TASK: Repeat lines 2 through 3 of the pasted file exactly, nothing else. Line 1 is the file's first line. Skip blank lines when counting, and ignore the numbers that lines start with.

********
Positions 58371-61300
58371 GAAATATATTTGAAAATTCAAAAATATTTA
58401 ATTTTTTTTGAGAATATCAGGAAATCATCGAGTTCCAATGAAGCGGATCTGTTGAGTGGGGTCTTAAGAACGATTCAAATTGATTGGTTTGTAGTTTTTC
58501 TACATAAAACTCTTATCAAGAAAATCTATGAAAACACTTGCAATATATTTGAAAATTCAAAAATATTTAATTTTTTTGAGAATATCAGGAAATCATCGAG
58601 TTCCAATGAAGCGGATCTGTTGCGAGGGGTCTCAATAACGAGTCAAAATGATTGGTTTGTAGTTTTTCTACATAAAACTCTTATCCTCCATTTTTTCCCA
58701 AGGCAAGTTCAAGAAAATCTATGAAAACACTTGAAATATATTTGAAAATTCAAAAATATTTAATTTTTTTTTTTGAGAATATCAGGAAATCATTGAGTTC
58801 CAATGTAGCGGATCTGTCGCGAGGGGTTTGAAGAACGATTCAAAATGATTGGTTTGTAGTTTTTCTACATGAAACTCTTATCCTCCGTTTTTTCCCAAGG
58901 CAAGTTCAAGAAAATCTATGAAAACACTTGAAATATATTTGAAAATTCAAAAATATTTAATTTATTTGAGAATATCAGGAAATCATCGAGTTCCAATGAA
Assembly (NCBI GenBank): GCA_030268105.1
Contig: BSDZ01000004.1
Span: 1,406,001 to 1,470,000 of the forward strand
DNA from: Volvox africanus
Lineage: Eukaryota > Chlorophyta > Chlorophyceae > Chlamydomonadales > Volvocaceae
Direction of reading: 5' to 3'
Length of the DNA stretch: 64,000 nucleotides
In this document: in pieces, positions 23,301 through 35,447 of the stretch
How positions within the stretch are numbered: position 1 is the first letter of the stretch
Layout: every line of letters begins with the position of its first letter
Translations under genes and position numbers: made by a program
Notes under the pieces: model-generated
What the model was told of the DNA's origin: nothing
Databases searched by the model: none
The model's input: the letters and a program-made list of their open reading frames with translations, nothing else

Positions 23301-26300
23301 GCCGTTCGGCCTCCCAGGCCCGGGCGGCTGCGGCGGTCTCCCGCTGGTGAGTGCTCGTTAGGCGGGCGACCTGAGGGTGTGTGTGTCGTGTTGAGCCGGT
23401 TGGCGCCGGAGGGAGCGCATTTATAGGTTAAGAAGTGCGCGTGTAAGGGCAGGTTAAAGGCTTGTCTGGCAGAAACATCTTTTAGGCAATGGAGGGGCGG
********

58371 GAAATATATTTGAAAATTCAAAAATATTTA
58401 ATTTTTTTTGAGAATATCAGGAAATCATCGAGTTCCAATGAAGCGGATCTGTTGAGTGGGGTCTTAAGAACGATTCAAATTGATTGGTTTGTAGTTTTTC